Suji ki Tukdi or Suji Katli is a candy made with semolina that is chewy with a light crunch to it. It’s prepared by combining sugar syrup with roasted semolina (suji) and chopped nuts and coconut that give it a distinct flavor.

Semolina candy made with suji and sugar syrup

Suji Tudki are not too popular in Pakistan and I have only ever had them when my late grandmother made them for me and my sisters. To date, my siblings and I call them Nano’s Suji Tukdi. There was so much love and care with which she made these and each time I prepare them in my kitchen, I am reminded of my childhood –my sisters and I at the heels of my nano as she swiftly poured the sugar syrup into the roasted suji, cautioning us girls that once you add the syrup, you have to work fast to pour the suji mix into the serving plate or else the suji will set straight in the saucepan.

Follow this recipe and you’ll have yourself the most perfect chewy yet crisp Suji Tukdi.

Suji Tukdi/Katli

Suji Tukdi or Katli is a candy made with roasted suji (semolina) that is combined with sugar syrup. Cut into diamonds, Suji Tukri are perfect little bites to sweeten up after any meal.
Course: Dessert
Cuisine: Indian, Pakistani
Keyword: Semolina, Suji Dessert
Servings: 8
Author: Rookie With A Cookie


Roasted Semolina

  • 1/4 cup ghee or butter
  • 1 cup fine semolina (suji)
  • 1/4 cup chopped nuts and toasted coconuts coconuts are important for the right flavor but you can use any nuts you like

Sugar Syrup

  • 2 tsp ghee or butter
  • 2/3 cup sugar
  • 1/4 tsp cardamom powder
  • 1/4 tsp rosewater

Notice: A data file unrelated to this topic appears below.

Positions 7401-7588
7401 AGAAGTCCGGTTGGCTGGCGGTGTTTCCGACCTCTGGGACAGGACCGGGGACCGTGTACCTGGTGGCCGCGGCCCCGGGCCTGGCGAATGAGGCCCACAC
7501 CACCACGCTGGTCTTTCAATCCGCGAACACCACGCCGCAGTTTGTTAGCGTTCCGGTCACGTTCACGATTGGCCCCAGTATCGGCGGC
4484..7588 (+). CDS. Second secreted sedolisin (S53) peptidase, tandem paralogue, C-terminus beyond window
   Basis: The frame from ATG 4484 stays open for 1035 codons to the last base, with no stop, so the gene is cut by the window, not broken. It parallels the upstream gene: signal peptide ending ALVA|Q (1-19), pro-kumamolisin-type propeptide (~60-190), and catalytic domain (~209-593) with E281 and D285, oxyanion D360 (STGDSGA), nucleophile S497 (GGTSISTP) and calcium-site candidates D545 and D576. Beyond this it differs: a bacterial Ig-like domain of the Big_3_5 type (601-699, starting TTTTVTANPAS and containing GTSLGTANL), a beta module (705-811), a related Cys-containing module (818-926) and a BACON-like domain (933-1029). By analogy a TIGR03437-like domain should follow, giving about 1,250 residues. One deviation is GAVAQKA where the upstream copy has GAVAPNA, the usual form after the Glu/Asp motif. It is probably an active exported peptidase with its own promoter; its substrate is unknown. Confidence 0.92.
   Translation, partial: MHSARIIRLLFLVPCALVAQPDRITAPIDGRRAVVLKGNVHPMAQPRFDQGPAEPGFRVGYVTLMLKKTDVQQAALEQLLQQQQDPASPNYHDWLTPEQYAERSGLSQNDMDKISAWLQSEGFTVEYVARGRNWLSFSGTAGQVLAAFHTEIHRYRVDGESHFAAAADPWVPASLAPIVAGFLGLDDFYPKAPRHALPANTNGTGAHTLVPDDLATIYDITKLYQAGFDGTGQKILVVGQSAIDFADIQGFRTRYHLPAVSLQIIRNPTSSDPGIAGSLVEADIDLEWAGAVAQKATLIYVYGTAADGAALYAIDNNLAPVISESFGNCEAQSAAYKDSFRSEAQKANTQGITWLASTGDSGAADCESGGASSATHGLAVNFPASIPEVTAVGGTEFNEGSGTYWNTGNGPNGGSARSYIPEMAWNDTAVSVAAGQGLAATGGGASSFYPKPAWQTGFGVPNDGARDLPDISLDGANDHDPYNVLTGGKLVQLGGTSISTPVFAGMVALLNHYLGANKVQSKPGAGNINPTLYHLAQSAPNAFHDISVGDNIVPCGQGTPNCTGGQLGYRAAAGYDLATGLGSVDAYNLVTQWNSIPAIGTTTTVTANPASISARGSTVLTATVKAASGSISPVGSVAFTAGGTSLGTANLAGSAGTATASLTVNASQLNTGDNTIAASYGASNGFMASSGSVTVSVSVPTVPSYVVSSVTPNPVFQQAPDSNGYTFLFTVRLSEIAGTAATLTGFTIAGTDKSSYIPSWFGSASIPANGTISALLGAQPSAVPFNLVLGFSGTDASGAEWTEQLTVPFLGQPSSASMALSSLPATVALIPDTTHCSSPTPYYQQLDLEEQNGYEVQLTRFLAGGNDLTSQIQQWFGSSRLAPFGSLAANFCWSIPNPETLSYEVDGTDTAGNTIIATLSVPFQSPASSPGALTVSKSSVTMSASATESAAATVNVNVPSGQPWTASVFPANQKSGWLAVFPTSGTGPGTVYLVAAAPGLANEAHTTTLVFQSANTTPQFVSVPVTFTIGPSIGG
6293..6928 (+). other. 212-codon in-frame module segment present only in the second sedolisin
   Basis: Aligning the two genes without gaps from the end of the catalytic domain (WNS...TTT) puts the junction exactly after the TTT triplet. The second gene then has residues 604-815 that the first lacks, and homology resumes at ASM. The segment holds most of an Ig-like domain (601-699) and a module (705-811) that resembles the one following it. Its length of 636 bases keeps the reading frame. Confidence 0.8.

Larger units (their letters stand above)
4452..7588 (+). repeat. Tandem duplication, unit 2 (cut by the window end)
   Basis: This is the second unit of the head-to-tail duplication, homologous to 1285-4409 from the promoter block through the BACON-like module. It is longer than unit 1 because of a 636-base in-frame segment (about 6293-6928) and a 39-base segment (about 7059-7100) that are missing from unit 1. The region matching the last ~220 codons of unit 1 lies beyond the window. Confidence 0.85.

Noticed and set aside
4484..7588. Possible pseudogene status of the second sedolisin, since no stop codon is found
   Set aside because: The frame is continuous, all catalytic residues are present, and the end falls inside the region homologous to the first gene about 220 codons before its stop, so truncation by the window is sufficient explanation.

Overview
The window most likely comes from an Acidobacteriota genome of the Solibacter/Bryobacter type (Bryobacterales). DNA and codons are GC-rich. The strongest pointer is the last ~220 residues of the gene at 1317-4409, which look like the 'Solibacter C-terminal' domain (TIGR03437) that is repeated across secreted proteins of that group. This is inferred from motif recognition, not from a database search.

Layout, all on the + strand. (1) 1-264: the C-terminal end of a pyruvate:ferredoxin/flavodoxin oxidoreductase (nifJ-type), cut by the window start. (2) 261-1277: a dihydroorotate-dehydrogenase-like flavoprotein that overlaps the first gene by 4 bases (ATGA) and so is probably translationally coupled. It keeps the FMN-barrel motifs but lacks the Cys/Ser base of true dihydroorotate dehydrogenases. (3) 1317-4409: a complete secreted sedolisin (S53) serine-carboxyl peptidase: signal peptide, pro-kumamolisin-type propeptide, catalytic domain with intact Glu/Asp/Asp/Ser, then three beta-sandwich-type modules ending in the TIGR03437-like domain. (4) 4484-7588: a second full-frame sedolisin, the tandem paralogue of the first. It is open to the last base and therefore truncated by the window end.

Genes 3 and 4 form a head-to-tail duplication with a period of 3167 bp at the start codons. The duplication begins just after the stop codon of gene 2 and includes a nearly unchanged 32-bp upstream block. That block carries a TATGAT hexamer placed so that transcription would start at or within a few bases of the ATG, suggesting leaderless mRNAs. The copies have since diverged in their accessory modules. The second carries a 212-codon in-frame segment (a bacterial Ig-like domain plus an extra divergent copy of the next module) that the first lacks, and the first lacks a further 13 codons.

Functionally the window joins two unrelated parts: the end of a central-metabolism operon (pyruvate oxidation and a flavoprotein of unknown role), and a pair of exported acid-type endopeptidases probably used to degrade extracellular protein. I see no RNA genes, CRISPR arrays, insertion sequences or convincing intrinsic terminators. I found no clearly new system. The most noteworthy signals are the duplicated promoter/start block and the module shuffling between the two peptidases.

• 1/8 tsp yellow food color powder colors are recommended


  • Melt ghee/butter in a pan and roast suji on low heat for 20 mins or until it smells nutty and turns light brown then add the nuts and turn off the stove.
  • Once Suji has roasted, in a separate saucepan, dissolve sugar in water + cardamom powder and let it come to a boil till it reaches just about a one-thread consistency (this will happen VERY quickly once the syrup comes to a boil.) Once it starts to boil, add rosewater and yellow food color. Let the syrup continue to boil for no more than 10 seconds and then pour into the suji.
  • If you are letting the suji set in the same pan, then quickly work to flatten it and smooth the top with the help of a rubber or wooden spatula. If you are using another serving tray, you will have to work VERY fast. As soon as you pour in the syrup, quickly mix it with the suji and then dump into the serving tray and flatten quickly.
  • Top with more nuts and press gently. The suji will have already firmed up. If its still a bit wet, don't worry. It will set in the next 20 mins. Score the suji all the way through by running perpendicular lines in the shape of diamonds.
  • Once fully set, slice a spatula under them and separate the Suji Tukdi very gently.


  • I find that for Suji Tukdi, a wooden spatula is best but you can also use a silicone spatula.
  • Make sure you DO NOT boil the syrup for too long because a thicker syrup will harden the tukdiyaan and make them tougher to bite into. Of course if you want a crunchy candy, then by all means you can boil the syrup up to two-thread consistency which would be more or less the soft to hard ball stage.


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Welcome To My Food Blog!

I’m Izza, the Rookie behind and in front of the camera. Here, you will find all the delicious recipes I’m whipping up in my cozy apartment in downtown Seattle while juggling my 9-5 in tech.

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